While the developmental model is still prevalent and guides much of academic advising throughout higher education, recent years have seen the growth of what we may term a teaching/learning model of advising.  Derived from and consistent with much of the developmental model in its stress on collaborative adviser-advisee relationships, autonomous experimentation and reflection, and holistic development, the teaching/learning model places a greater emphasis on the role of advisers as educators who attend to learning outcomes and pedagogy.  This was, in part, motivated by the belief that developmental model was often vague in its conceptualization of development itself, relying more on practice than theory. Therefore, authors such as Ryan (1992) and Appleby (2001) have mined the teaching and learning literature and concluded that effective advisers can learn from effective teachers.  Both must master their subject matter, prepare well, engage students actively, provide regular feedback, encourage student autonomy and self-evaluation, provide problem-solving tasks, deliver information clearly, use good questioning skills, exhibit care and respect for students, promote inclusivity and equity, and stimulate higher levels of cognition.  Consequently, those in the teaching/learning model, such as Reynolds (2010), regard the adviser as a teacher who can borrow learning principles from educators (e.g., Angelo 1993), principles to which we will return below. What is it the students should learn? Hemwall and Trachte (2005) suggest the curriculum of advising might best be focused on the institutional mission and curriculum, skills of higher order thinking, and ways students might connect personal interests or goals to that of the institution and its many resources.  In short, the teaching/learning model builds upon the holistic and collaborative features of the developmental model but focuses upon advising as primarily educational, and therefore borrows from the scholarship of teaching and learning to structure advising relationships.

Reflection Questions: There is great complexity to the histories of advising in higher education, and each model comes with an array of assumptions and consequences that affect advising. What is your advising philosophy?  What of these or other models do you find most appealing or useful?  How might you improve your philosophy to better support your advisees and make your work more effective and enjoyable?  You might consider writing a statement that guides your approach and helps you give clarity and structure to your advising.  For examples of such statements, please see these from faculty at the University of Northern Iowa.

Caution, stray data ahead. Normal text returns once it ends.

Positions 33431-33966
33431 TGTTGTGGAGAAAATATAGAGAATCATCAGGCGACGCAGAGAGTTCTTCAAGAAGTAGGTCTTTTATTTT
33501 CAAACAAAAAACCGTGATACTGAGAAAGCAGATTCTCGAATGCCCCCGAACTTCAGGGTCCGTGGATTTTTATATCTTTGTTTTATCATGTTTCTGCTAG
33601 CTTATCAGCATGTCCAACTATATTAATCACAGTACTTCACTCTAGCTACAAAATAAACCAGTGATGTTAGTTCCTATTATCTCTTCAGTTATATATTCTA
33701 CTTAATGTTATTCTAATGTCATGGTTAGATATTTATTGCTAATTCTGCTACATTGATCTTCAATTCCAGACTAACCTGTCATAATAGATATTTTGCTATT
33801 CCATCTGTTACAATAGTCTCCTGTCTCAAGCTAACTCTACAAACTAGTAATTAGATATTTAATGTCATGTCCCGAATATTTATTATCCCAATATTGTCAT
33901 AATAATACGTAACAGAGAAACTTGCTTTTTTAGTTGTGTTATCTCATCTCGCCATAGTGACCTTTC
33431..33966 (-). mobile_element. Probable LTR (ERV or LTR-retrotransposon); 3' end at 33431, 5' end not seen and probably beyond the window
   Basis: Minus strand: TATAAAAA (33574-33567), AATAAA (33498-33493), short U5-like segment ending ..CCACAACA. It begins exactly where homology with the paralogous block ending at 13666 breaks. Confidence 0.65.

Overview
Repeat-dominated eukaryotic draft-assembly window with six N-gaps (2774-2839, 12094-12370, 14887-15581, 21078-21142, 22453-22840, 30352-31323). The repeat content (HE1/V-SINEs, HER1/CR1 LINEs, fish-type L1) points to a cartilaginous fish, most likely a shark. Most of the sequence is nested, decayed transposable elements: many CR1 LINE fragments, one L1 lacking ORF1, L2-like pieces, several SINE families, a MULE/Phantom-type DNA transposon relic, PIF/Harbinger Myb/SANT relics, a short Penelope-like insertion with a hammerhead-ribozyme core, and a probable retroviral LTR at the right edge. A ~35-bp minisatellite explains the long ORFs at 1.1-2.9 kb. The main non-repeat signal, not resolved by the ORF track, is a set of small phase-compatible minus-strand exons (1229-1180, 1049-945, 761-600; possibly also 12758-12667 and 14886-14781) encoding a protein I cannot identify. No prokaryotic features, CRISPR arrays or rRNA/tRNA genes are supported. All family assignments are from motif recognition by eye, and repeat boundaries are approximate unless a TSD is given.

Informational Resources

Whatever model one uses, advisers must have some mastery of the many informational resources for advising, particularly the following:

  • Institutional mission and culture
  • Curriculum and requirements
  • Policies and procedures
  • Legal guidelines for advising
  • The needs of the diverse and emerging students
  • Disciplinary or professional expertise
  • Campus and community resources
  • Relevant information technology

This knowledge will vary across institutions, within them (across schools, departments, programs, and other units), and by the adviser role as a staff or faculty, supervisor or manager, learning professional or trainer, just to name a few.  Please be attentive to your own institutional location or role and what informational resources are necessary for you to meet your goals.

For faculty and staff at Vanderbilt University, there are a variety of resources that may prove useful to you as you develop your own mastery of the requisite advising information:

Vanderbilt Course Catalogs

Vanderbilt’s Undergraduate Schools

Vanderbilt’s Graduate and Professional Schools

Other Vanderbilt Advising Resources

  • Immersion Vanderbilt. Immersion Vanderbilt provides undergraduate students with the opportunity to pursue their passions and cultivate intellectual interests through experiential learning. This intensive learning experience takes place in and beyond the classroom and culminates in the completion of a final project.  Faculty and staff may learn more about Immersion Vanderbilt through the Faculty/Staff portal here.  Also, Immersion Vanderbilt has a Faculty Information document that clarifies the role of the Immersion Faculty Adviser, Immersion requirements, and timelines for advising, among other valuable information.
  • The Martha Rivers Ingram Commons: Academic Resources. The Commons Center is the community crossroads of The Ingram Commons living and learning community and is the heart of the first-year experience. The Commons is home to a variety of resources that may be supportive of student advising needs.